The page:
Monza is colorful take on a traditional racing game for young players in which students maneuver around the track while avoiding other cars and obstacles that might be in their way. The race track is made up of colored segments with a few impassable spaces scattered across the lanes. As players make their way around the track, each space can only hold one car, though students may move through spaces with other cars in them. If they do finish their turn on a space with another car, that car is pushed back a space in the same lane. Players continue taking turns, making their way around the track until one player crosses the finish line.
The real challenge for students are the decisions on how to best move their car. In the game, car movement is controlled by a handful of colored dice that students roll on their turn and put into a sequence in order to move along the board. Each die that matches a colored space next to the player’s car allows them to move forward into that space. The more dice student can string together, the farther they can move on their turn. So students try to use as many dice of the dice they rolled as they can, arranging them into the the best combination that moves them furthest along the board.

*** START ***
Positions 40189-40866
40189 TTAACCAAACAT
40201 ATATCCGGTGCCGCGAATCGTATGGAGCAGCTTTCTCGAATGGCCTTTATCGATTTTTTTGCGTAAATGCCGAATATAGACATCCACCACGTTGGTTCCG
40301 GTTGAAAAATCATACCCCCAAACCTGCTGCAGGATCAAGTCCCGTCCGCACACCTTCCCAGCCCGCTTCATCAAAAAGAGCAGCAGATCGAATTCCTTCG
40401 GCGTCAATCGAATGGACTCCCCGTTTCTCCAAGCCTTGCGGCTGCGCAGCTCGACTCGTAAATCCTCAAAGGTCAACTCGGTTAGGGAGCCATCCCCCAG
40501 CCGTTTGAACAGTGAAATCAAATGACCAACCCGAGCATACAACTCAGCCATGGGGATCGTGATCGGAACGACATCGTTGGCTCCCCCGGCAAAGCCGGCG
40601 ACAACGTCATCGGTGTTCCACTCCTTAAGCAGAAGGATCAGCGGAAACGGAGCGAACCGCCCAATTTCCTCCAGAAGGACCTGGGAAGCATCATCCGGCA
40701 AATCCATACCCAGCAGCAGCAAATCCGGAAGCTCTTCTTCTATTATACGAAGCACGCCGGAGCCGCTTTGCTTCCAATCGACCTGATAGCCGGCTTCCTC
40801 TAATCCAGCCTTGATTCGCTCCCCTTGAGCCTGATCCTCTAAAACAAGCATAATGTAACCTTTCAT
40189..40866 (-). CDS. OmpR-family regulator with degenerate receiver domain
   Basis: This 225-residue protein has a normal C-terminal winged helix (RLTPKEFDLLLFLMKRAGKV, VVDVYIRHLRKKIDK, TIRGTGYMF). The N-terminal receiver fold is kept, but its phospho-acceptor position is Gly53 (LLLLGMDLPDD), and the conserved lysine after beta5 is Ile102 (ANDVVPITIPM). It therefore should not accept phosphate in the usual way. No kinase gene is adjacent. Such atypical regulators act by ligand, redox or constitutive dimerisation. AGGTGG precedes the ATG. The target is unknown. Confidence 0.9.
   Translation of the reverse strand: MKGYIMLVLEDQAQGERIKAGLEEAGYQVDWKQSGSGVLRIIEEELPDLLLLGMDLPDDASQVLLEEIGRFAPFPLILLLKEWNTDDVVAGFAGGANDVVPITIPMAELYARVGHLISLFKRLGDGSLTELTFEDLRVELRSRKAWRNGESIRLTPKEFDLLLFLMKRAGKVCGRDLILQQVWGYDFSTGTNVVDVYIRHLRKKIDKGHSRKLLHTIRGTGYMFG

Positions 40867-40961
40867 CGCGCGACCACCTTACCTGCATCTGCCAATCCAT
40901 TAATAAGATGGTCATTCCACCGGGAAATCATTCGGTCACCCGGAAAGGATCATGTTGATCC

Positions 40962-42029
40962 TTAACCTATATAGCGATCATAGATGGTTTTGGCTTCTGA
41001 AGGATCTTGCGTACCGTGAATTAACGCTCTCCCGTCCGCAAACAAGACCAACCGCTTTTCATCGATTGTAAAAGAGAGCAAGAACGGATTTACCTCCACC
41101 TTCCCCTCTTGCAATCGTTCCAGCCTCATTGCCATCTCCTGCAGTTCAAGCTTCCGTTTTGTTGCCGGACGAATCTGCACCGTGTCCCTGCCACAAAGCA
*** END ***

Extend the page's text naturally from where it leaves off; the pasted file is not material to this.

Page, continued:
Monza is a very accessible game design that does a wonderful job of introducing some challenging choices for little players. Add to that the ease of set up and rules explanation and you have a very strong little game that has students actively constructing and evaluating color sequences based on their current place in the game. Lastly, as an alternative use for the game, because of the simplicity of the game board Monza also makes a great framework for students to design their own tracks to use with the game. Depending on the level of the students, the class can then go on to explore the impact that the different frequency of colors and hazards on the new tracks have on the play experience.